Presentations seem to be hit-or-miss affairs for me.
My first talk on evolutionary computation, which I gave during the opening session of the Third Annual Conference on Evolutionary Programming (1994), was a hit. Hans-Paul Schwefel, one of the inventors of the evolution strategy, joined me for lunch that day. Prior to the conference banquet, I was buttonholed by a guy whose name I did not recognize from the EC literature. He was obviously very bright, and he complimented me on my work. Furthermore, he seemed to know a lot about directed evolution. I kept stealing glances at his name tag, wondering, "Who is this guy?" To be honest, if I had known how to break away politely, we’d have spoken for 5 minutes instead of 20. In the end, one of the conference organizers approached him to say, “We’re about ready to start now.” And he walked to the table at the front of the room with the “reserved” placard. After dinner, he gave the most brilliant talk I’ve ever heard. His name was Gerry Joyce. Many of you know of the sensational result, “Self-Sustained Replication of an RNA Enzyme,” that he and his student Tracey Lincoln published last year (see PZ Myers' explanation). The conference got even better for me on the last day, when David Fogel, last year’s president of the IEEE Computational Intelligence Society, asked me to serve as co-chair, with Thomas Bäck and Pete Angeline, of the technical program for the following year’s meeting. (Unfortunately, I had to resign that position due to illness.)
The “disbelief discourse” I recently gave to the Oklahoma Atheists was a miss, no matter that I put a huge amount of time into preparing it. Driving to the venue, I took two wrong turns. I arrived at precisely the time I was supposed to begin, with my anxiety sky-high. It turned out that the guy with the projector and screen showed up just when I did, but that didn't make me feel any better. Then it turned out that my Apple laptop would not connect to the projector. So I converted my presentation to PDF and, with two tries, got it onto a thumb drive. I plugged the thumb drive into a backup laptop that was perched on a chair, rather than the podium where I was supposed to stand (and where there was a microphone, as well as a voice recorder for the planned podcast). At that point, I was totally discombobulated. I needed to stand in front of the podium to deal with the laptop. The screen, to which I wanted to point, was well behind me, and I caught myself talking over my shoulder several times. The microphone stand was directly behind my foot, and I bumped into it several times. Worst of all, I occasionally dared to look into the faces in front of me, and saw clearly that things were not going well. “Must press on” was all that I could think. The bright side of the experience was the Q&A. There were some good questions, and I had a lot of fun answering them. I hope that some of you who were there will believe that I’m usually the guy you saw in the end. It was an embarrassing experience for me.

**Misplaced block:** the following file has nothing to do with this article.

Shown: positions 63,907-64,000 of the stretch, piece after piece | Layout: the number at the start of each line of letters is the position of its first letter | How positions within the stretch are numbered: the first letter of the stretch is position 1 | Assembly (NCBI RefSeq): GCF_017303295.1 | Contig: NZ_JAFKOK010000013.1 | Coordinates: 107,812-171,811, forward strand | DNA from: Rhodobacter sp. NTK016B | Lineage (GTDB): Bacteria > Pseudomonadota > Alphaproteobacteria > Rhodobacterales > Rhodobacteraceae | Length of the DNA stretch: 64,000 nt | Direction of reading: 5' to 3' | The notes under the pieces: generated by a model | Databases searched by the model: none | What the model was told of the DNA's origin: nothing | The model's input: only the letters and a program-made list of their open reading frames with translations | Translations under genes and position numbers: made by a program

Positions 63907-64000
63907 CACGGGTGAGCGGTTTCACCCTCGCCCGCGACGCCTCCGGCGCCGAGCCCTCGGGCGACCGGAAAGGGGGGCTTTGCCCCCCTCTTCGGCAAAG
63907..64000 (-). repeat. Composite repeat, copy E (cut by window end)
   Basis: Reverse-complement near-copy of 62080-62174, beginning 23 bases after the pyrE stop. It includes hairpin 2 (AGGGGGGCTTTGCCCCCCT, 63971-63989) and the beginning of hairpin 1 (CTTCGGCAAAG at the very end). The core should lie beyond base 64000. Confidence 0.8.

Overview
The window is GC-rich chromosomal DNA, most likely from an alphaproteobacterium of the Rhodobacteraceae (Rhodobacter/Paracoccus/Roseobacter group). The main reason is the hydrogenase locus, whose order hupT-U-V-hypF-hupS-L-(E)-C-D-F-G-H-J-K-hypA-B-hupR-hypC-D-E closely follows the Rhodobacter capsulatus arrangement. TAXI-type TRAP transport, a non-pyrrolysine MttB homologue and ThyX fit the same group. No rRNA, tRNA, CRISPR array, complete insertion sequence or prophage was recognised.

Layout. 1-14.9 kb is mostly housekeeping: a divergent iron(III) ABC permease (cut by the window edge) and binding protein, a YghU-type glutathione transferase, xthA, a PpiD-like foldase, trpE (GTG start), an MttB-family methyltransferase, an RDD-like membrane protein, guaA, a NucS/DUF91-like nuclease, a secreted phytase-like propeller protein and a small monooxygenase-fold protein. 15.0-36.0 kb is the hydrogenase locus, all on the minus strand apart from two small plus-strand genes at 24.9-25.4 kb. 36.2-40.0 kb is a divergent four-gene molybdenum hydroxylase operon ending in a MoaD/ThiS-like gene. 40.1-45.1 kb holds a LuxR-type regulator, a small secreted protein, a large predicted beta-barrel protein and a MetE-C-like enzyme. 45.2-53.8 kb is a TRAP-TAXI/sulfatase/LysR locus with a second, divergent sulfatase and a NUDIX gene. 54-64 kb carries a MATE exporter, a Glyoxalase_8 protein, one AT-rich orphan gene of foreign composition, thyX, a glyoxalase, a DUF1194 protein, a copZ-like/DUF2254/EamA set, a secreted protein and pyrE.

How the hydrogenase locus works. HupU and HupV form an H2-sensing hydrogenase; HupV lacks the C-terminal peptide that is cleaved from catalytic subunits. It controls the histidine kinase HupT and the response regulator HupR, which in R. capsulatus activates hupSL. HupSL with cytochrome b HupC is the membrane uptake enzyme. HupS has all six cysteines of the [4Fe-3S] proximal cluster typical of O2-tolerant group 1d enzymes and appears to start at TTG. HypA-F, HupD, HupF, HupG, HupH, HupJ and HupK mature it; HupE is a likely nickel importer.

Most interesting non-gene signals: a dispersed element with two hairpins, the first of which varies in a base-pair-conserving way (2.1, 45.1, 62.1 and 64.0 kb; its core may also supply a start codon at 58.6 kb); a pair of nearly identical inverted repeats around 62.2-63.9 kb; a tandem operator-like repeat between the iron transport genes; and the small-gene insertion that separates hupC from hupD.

So how could this have killed me? Well, the following day, I felt some pain behind my right knee. I thought I had sat wrong while finishing my slides. Indeed I had, but there was more to the story than that. Several days later, I was admitted to the hospital with extensive clotting in my leg, and with three pulmonary emboli. At present, it appears that an autoimmune response is making my blood sticky (i.e., antibodies are attaching to hemoglobin cells).
Perhaps you can understand now why I started by reminiscing about a time when everything went well.